Before we attempt any explanation of this Sunday’s Scripture Readings, let us note two very important points about the Scripture. The first point is that Sacred Scripture is timely and timeless. It is timely in the sense that the words of Sacred Scripture were addressed to a particular people of a particular milieu, epoch, or time in history, addressing a concrete issue. It is also timeless in the sense that the same message is relevant to the present age.

The second important point to note is that the Gospels as we have them today went through three significant developmental stages. The first stage pertains to when Jesus Christ lived on earth and walked around with his disciples, taught his disciples, and performed miracles. The second stage, which is the oral stage pertains to when those who experienced Jesus directly passed on his message by word of mouth; and the third stage, the written stage  pertains to when those who experienced Jesus directly or indirectly committed to writing all that they could remember of Jesus.

            Let us talk about today’s Gospel passage based on the two points I mentioned earlier. Jesus shares two parables in today’s Gospel passage. In the first parable, Jesus compares the kingdom of God to the seeds that grow without the farmer knowing how they sprout and grow overnight. Next, Jesus compares the Kingdom of God to the mustard seed that is the smallest of all seeds at its planting, but when it grows, it becomes the largest of plants, and various kinds of birds come to find shelter on its branches.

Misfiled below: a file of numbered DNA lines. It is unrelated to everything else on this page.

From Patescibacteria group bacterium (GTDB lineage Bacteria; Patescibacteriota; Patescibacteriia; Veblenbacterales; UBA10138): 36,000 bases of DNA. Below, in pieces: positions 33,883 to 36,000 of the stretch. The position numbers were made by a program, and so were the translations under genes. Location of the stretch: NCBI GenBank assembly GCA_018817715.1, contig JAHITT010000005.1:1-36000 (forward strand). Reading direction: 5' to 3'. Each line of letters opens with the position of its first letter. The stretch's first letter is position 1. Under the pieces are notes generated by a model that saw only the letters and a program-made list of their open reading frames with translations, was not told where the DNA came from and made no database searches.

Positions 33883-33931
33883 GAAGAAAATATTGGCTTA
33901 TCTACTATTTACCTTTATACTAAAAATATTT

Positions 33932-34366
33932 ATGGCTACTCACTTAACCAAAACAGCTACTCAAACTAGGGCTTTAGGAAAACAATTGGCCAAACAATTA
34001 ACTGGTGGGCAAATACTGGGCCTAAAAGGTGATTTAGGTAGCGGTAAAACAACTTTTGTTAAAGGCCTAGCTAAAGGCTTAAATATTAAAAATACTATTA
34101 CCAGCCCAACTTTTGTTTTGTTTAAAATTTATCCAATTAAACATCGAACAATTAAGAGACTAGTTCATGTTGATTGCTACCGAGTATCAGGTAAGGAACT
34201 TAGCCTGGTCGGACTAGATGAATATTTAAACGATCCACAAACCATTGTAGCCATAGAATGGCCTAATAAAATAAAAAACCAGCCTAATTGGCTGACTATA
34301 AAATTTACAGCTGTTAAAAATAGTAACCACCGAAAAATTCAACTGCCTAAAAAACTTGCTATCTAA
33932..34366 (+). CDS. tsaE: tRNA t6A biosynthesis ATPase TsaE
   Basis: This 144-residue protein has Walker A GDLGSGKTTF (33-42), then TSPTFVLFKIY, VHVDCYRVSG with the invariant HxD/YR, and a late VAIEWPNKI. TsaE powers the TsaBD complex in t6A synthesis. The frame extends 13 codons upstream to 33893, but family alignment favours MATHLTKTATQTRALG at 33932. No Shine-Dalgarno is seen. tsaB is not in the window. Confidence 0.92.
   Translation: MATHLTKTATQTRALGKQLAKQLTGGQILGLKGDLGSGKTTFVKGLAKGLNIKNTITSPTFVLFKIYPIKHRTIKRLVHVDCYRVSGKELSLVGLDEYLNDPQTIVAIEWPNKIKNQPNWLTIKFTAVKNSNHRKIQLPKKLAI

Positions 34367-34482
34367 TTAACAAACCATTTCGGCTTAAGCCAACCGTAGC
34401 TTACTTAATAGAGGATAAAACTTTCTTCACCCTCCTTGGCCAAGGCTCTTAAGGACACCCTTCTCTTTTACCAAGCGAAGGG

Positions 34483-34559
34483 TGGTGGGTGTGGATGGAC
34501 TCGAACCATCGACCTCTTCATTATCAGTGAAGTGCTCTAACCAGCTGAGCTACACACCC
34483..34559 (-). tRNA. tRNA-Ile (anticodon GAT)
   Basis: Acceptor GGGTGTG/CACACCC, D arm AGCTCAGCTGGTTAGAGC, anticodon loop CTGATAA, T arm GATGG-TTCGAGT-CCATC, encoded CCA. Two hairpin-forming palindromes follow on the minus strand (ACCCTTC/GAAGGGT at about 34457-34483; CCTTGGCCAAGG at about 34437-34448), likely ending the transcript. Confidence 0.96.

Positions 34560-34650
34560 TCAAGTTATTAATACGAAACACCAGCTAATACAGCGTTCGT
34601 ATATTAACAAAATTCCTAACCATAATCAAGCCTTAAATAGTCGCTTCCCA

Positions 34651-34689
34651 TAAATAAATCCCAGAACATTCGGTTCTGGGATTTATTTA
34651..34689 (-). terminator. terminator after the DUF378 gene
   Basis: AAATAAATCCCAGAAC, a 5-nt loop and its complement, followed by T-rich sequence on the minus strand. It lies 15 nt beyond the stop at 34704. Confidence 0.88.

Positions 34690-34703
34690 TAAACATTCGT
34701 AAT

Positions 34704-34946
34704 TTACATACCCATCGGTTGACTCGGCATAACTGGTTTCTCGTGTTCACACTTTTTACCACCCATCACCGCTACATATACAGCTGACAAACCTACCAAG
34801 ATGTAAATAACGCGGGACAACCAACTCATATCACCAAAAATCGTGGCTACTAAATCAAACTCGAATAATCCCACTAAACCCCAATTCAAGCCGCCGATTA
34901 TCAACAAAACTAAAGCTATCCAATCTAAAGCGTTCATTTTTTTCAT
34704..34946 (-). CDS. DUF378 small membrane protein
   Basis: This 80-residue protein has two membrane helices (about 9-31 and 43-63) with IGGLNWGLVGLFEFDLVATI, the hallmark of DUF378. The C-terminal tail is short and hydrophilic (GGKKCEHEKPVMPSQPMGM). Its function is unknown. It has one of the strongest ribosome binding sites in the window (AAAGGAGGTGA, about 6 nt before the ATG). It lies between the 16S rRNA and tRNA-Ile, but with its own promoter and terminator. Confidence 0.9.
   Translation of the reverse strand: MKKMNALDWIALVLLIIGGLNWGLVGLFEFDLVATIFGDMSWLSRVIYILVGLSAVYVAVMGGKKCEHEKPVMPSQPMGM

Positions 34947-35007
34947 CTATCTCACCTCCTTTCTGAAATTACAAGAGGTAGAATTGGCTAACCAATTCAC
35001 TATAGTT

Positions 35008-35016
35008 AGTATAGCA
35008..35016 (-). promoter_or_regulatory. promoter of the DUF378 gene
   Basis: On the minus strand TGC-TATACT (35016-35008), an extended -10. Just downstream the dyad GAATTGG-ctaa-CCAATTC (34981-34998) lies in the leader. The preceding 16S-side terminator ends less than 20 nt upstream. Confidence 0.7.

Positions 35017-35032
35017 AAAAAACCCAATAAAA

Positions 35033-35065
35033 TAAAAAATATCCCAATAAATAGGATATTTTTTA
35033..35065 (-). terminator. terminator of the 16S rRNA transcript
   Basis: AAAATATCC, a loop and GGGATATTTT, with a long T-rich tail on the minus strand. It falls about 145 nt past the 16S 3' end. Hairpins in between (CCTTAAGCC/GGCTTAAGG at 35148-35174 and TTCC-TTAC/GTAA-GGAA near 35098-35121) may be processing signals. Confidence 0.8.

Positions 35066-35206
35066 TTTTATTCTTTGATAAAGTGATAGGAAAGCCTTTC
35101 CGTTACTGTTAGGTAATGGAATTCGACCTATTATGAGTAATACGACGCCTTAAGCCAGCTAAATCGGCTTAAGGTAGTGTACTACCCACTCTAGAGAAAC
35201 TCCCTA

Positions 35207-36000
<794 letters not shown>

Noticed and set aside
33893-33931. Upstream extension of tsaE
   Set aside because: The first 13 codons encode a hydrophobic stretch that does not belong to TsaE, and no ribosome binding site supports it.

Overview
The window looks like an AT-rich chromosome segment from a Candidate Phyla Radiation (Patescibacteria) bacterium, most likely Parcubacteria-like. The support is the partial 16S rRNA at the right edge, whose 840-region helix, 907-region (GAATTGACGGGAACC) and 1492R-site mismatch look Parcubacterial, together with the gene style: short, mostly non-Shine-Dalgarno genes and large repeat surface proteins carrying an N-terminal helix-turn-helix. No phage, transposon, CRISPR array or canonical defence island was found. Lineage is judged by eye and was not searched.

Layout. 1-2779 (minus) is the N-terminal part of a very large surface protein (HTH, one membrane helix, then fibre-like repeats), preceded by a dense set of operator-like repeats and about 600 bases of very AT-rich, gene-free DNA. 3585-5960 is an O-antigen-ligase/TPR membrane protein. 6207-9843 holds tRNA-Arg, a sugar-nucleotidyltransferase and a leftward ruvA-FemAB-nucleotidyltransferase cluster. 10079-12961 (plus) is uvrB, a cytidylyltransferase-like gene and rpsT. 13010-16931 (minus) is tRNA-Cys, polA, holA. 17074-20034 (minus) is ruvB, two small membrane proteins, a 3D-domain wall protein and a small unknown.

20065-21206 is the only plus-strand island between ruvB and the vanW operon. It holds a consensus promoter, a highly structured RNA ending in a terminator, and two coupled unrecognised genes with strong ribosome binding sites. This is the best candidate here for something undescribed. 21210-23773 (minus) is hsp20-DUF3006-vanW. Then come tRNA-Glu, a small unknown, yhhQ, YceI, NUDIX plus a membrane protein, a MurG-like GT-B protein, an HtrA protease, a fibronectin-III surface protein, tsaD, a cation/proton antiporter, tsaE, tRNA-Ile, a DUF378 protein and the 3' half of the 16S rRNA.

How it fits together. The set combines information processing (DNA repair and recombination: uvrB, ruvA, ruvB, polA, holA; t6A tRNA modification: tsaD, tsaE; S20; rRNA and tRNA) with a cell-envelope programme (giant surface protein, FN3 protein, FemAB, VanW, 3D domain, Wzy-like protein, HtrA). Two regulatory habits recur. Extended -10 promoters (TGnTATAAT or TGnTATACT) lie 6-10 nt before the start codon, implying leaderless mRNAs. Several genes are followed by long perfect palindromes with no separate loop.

The first time Jesus shared this parable, it was for himself and his followers. He was already way into his public ministry but there seemed to be more opposition than followership. The parable was meant to encourage him and his followers. The seed stands for the word of God. It carries in itself an irresistible force. Once it is preached, it penetrates minds and hearts and it transforms the people who hear it. From that point, the fruits do not depend on the sower, the preacher, but on the energy it has within itself provided by God. Because of the opposition he faced, Jesus spoke this parable to encourage himself and his followers to believe in the power of the word, which is like the power of the seed that grows without the knowledge of the farmer and like the mustard seed with humble beginning, which later turns out to be the largest of plants. 

Mark wrote down the words of the Gospel when Nero was the Roman Emperor. At that time, Christians were part of a minority group in Rome and were persecuted. Mark then reminded them of this parable of the mustard seed that Jesus spoke many years earlier to encourage the Christians that in spite of their humble beginning, in spite of how small and insignificant they were, God would accomplish more than they could dream. Today, like the mustard seed that grows to become larger than all other plants, when we think of Rome, it is no longer in terms of the Emperor but the Vicar of Christ (the Pope) and the followers of Christ. The parables of the seeds remain timeless as we can apply them to our lives today. As a preacher, sometimes, after preaching a homily, I go back to the presider’s chair wondering, “Did I really make any sense today?” But when I remember the parable of the seed and the sower, I tell myself that my job is to sow the seed and the job of the growth is for God to do. As parents, we sometimes get frustrated when we think our children do not listen to our words of wisdom, we get frustrated when we think our spouses are hard-hearted, we contemplate backing off when we think our community members do not appreciate our good works, we prepare to stop bothering people with useful feedback when they seem to be defiant. This parable is also for us today. The seed does not germinate and bear branches and fruits the same day it is planted. If you have any good thing to do, just keep doing it, and God will take care of the growth.

Rev. Fr. Emmanuel Ochigbo

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